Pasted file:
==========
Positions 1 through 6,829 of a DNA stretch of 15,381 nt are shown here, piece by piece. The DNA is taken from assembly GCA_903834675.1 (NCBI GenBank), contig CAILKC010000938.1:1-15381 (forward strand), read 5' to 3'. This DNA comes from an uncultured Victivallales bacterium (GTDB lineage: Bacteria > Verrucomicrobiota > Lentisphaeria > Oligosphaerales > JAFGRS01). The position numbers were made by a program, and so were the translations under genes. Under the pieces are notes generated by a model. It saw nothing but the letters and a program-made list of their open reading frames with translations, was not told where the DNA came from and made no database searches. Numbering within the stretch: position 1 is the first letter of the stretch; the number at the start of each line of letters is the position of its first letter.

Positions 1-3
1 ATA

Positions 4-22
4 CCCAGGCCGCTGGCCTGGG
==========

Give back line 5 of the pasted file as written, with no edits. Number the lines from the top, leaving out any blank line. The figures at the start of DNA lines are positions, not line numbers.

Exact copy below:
4 CCCAGGCCGCTGGCCTGGG